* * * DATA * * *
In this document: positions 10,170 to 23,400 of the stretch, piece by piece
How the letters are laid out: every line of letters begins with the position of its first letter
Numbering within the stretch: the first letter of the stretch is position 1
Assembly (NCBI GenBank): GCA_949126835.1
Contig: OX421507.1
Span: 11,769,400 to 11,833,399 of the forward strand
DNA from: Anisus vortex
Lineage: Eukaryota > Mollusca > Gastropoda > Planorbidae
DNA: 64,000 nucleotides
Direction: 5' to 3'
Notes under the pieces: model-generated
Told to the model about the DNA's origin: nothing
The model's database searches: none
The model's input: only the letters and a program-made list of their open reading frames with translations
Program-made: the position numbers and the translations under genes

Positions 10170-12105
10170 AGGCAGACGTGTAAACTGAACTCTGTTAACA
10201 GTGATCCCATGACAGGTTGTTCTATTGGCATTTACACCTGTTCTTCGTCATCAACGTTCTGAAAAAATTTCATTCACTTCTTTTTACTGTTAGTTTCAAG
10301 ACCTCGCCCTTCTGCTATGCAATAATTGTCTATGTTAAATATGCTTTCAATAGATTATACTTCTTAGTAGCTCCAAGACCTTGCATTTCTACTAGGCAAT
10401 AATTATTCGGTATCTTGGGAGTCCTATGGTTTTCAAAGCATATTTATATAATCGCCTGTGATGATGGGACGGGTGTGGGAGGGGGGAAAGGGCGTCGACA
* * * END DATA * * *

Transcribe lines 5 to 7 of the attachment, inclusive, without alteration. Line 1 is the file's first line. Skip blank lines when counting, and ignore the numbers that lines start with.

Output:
Contig: OX421507.1
Span: 11,769,400 to 11,833,399 of the forward strand
DNA from: Anisus vortex